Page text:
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Redout: Space Assault PC Review

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I’m not sure where to start with Redout: Space Assault. I think we might talk about how the game is deceptively using the “Redout” name to attract potential buyers who were fans of the 2016 anti-gravity racing game, or maybe we should talk about how this is a badly crafted mobile game that’s being ported to a PC with little effort. No matter how you view it, Redout: Space Assault is not a very good game, despite having some superficial charms.

Screenshots and trailers are rather misleading for this one, as I hopped into the cockpit expecting some epic space fighting action along the lines of Star Wars: Squadrons, but instead I saw myself locked into an on-rail arcade experience that I’d expect to find in an arcade or perhaps in a VR. Although a few missions actually open up and allow you limited freedom of flight, you’ll find yourself stuck in a very tiny circle of exploration before you reconnect with those rails.

The gameplay is stripped right out of the Star Fox layout Doc. You have a quickfire primary weapon and lock-on swarm rockets; you know the kind where the longer you hold the fire button the more missiles you lock on; very useful for sending out multiple waves of enemy drone formations that spin around you. You’ll feel lost most of the game as you ride the unseen rollercoaster rails that take your ship in, around, and through asteroid fields, or weave through space stations, or trail the enemy boss’s ship, all the while mashing the left button to blind-fire lasers while doing the rhythmic press-hold-release to launch your missiles. There is no real strategy or strategies involved other than pushing your ship quickly around the perimeter of the screen to avoid an incoming blast.

Redout: Space Assault

You’re only going to get a few missions into the game before you know that you can’t make any more progress without significant upgrades to your ship; more upgrades than you can make by normal progression, which means you’re going to replay all those previous levels and grind for even more credits so you can upgrade your lasers, rockets, hulls and shields. When upgraded, you can move on to a few more levels before you hit the next choke point and then grind for more upgrade points. At least missions have secret blueprints and secondary challenges that can be dealt with for bonus points, helping to alleviate the pressure of replaying past stages.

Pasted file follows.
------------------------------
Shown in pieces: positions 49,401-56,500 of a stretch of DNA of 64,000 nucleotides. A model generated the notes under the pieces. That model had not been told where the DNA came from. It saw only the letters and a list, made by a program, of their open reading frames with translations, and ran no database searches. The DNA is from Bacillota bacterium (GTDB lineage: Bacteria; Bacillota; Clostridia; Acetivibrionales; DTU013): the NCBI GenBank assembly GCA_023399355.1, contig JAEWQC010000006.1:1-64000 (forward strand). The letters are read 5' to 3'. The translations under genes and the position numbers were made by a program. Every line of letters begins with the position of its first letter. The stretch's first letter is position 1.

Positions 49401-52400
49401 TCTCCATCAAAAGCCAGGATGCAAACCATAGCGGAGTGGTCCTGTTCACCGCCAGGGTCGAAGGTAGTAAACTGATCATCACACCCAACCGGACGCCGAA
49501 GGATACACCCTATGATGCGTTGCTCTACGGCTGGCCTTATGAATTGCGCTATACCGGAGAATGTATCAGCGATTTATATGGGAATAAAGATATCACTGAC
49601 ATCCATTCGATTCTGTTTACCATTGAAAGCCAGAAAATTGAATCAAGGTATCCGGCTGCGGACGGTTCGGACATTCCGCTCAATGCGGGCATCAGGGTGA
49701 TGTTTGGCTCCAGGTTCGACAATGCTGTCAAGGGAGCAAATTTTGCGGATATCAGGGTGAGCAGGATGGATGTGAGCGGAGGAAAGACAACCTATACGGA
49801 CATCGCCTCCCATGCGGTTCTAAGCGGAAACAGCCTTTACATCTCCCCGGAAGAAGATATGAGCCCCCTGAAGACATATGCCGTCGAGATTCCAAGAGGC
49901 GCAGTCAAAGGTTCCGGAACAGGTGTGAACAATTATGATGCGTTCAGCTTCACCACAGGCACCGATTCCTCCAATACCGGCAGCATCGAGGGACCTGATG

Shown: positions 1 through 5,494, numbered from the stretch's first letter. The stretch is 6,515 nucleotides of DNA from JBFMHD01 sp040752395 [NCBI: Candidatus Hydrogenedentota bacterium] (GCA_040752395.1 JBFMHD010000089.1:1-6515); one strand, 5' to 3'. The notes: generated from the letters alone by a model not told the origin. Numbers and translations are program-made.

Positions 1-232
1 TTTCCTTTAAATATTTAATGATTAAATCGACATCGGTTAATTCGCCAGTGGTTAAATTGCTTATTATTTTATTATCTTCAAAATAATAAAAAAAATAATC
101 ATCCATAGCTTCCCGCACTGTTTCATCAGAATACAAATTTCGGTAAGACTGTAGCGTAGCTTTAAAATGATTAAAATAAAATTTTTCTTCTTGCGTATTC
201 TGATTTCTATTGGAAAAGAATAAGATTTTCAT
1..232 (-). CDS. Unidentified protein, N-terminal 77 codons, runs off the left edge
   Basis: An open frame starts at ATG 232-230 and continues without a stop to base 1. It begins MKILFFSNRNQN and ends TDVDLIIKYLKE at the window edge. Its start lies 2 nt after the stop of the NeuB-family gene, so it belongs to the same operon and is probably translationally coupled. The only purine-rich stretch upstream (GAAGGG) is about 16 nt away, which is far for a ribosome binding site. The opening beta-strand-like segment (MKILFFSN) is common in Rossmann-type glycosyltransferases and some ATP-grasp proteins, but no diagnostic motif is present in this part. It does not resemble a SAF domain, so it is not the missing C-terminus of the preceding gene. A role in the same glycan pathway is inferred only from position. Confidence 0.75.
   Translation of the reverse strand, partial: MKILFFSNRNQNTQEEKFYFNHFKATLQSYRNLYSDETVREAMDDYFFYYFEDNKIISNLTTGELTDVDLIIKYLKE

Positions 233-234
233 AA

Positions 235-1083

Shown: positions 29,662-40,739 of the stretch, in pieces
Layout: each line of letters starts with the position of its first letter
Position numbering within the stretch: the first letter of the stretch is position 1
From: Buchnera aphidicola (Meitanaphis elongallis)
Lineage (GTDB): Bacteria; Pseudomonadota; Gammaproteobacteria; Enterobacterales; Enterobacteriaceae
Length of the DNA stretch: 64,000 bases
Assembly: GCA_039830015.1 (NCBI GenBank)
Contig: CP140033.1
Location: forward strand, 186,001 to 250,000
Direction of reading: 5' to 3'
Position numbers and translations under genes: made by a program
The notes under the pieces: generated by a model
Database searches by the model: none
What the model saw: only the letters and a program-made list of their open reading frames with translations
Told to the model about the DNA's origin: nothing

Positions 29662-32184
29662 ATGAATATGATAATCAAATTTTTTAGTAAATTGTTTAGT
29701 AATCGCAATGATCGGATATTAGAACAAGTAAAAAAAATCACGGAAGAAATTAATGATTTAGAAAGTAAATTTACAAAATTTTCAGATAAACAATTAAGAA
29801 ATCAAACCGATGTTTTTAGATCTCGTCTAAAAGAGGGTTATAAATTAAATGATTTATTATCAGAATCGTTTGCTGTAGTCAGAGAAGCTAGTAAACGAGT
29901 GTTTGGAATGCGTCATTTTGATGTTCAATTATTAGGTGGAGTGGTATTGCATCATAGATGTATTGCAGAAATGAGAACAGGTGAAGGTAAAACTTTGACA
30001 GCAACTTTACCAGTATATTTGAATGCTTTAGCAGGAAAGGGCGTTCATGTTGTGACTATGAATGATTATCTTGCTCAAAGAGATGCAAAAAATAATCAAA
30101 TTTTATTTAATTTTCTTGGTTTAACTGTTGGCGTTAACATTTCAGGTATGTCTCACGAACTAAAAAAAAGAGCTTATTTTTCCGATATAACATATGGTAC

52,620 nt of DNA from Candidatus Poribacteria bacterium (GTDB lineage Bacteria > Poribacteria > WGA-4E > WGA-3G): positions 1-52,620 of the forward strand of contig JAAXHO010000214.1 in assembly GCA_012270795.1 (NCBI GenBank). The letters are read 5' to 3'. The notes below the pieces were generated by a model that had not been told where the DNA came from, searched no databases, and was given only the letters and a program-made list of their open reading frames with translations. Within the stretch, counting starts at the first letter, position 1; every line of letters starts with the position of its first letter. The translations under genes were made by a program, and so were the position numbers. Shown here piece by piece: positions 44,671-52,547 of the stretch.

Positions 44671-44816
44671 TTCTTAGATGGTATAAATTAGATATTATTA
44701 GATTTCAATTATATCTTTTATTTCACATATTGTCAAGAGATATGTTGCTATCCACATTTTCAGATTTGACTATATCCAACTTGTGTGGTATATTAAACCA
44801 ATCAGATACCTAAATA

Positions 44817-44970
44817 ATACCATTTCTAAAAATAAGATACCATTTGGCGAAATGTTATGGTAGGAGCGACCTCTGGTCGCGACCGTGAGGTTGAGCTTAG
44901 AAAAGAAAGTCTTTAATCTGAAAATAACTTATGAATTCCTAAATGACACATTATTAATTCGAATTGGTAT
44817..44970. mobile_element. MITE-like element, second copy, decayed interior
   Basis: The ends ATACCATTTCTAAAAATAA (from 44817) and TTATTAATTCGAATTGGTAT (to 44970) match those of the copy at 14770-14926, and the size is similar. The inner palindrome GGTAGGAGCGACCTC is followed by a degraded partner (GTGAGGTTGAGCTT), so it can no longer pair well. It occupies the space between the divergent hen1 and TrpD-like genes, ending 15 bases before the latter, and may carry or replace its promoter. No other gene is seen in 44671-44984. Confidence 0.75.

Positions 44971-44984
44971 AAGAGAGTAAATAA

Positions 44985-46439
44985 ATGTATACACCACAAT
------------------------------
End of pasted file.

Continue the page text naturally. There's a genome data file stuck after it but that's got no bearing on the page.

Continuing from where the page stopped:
Redout: Space Assault does deliver a plot, and for once it really improves the experience of space shooters. You get a lot of com talk through missions with classic 2D character portraits, and the voice acting isn’t bad despite the lame script. Unfortunately, considering the number of times you’re going to replay the stages, none of this dialogue is skippable. Luckily, the soundtrack is pretty awesome and dynamically changing to suit the difficulty of the game, but unfortunately, the sound effects are pretty bad considering the explosive nature of what’s going on on the screen.

Redout: Space Assault is providing a 9-chapter multi-mission campaign per chapter. Completing missions gives you credits to buy upgrades as well as “cards” that can be equipped to provide boosts to certain elements of your ship. You can only equip a single card, so there’s a bit of planning to find out the cards to use when converting the rest to credits. You also have a little artistic freedom with your ship, changing its shape, size and color scheme.

This is a tricky review because I’d love this game if I played it in a comfortable chair or even on my Oculus Rift, but as far as the regular space shooter on PC and Redout: Space Assault is concerned, it’s just coming off as an obvious port of a limited vision mobile game. The broken HDR issues at launch stopped me from enjoying the game for a few weeks before it was patched, and even in its current state, the visuals are still washed out and unattractive with a simplicity of design that is better suited to VR. Despite low graphic fidelity, the level design and the view of space are very impressive and exciting to get through. The game has lost the flow you’d anticipate from a fast-paced arcade game due to its awkward difficulties and boss chokepoints that require you to grind previous credit levels before you go on, and you don’t know how much you need to upgrade to conquer those obstacles, so even that’s going to try-die-repeat.

Redout: Space Assault

To be sure, Redout: Space Assault is a fairly enjoyable experience… no matter how fun, but still engaging before you hit those inevitable choke points. With regular checkpoints, no lives, and endless lines, you might be tempted to keep trying to battle a certain boss, but ultimately it’s all about arms and defense stats. I didn’t mind coming along for the ride when I came to terms with the on-rails nature of the gameplay. Controls were sensitive, but I had problems when the game disabled target lock while chasing boss ships, and I had to not only dodge incoming fire but also concentrate my camera on certain parts of the ship to strike.

There have been a lot worse games you could pay $10 on, but there are also a lot better space shooter alternatives out there. I have no doubt that this is a fantastic game in the Apple Arcade; it was specifically designed for mobile gameplay with its intuitive interface and on-rail weapons design clearly intended for touchscreen input.

1 Comment
  1. as says

    asd

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